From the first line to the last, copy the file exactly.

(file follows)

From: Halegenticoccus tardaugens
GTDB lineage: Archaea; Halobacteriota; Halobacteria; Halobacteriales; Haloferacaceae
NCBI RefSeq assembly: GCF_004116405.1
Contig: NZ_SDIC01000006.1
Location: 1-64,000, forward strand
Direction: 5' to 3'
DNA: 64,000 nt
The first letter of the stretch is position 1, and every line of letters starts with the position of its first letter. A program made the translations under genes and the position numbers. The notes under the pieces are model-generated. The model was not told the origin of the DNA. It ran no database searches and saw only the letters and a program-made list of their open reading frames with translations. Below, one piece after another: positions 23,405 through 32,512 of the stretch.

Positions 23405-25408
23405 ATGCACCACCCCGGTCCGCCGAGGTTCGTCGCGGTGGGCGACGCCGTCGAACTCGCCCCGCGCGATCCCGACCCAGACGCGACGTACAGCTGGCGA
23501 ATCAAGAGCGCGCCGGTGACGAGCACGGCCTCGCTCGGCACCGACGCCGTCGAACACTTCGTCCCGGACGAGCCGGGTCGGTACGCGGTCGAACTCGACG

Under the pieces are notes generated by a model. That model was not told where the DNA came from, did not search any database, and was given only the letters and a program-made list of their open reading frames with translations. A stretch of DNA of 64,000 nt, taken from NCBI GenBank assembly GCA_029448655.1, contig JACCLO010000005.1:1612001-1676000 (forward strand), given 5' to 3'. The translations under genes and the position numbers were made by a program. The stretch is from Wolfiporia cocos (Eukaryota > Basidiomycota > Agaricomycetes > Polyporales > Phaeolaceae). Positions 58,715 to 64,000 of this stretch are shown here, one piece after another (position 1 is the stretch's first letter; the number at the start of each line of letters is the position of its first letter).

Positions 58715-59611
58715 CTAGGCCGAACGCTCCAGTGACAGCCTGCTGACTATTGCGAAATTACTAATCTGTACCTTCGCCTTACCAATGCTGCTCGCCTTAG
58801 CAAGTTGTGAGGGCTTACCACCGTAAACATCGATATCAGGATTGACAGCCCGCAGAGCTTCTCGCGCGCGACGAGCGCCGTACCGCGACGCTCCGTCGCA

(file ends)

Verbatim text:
From: Halegenticoccus tardaugens
GTDB lineage: Archaea; Halobacteriota; Halobacteria; Halobacteriales; Haloferacaceae
NCBI RefSeq assembly: GCF_004116405.1
Contig: NZ_SDIC01000006.1
Location: 1-64,000, forward strand
Direction: 5' to 3'
DNA: 64,000 nt
The first letter of the stretch is position 1, and every line of letters starts with the position of its first letter. A program made the translations under genes and the position numbers. The notes under the pieces are model-generated. The model was not told the origin of the DNA. It ran no database searches and saw only the letters and a program-made list of their open reading frames with translations. Below, one piece after another: positions 23,405 through 32,512 of the stretch.

Positions 23405-25408
23405 ATGCACCACCCCGGTCCGCCGAGGTTCGTCGCGGTGGGCGACGCCGTCGAACTCGCCCCGCGCGATCCCGACCCAGACGCGACGTACAGCTGGCGA
23501 ATCAAGAGCGCGCCGGTGACGAGCACGGCCTCGCTCGGCACCGACGCCGTCGAACACTTCGTCCCGGACGAGCCGGGTCGGTACGCGGTCGAACTCGACG

Under the pieces are notes generated by a model. That model was not told where the DNA came from, did not search any database, and was given only the letters and a program-made list of their open reading frames with translations. A stretch of DNA of 64,000 nt, taken from NCBI GenBank assembly GCA_029448655.1, contig JACCLO010000005.1:1612001-1676000 (forward strand), given 5' to 3'. The translations under genes and the position numbers were made by a program. The stretch is from Wolfiporia cocos (Eukaryota > Basidiomycota > Agaricomycetes > Polyporales > Phaeolaceae). Positions 58,715 to 64,000 of this stretch are shown here, one piece after another (position 1 is the stretch's first letter; the number at the start of each line of letters is the position of its first letter).

Positions 58715-59611
58715 CTAGGCCGAACGCTCCAGTGACAGCCTGCTGACTATTGCGAAATTACTAATCTGTACCTTCGCCTTACCAATGCTGCTCGCCTTAG
58801 CAAGTTGTGAGGGCTTACCACCGTAAACATCGATATCAGGATTGACAGCCCGCAGAGCTTCTCGCGCGCGACGAGCGCCGTACCGCGACGCTCCGTCGCA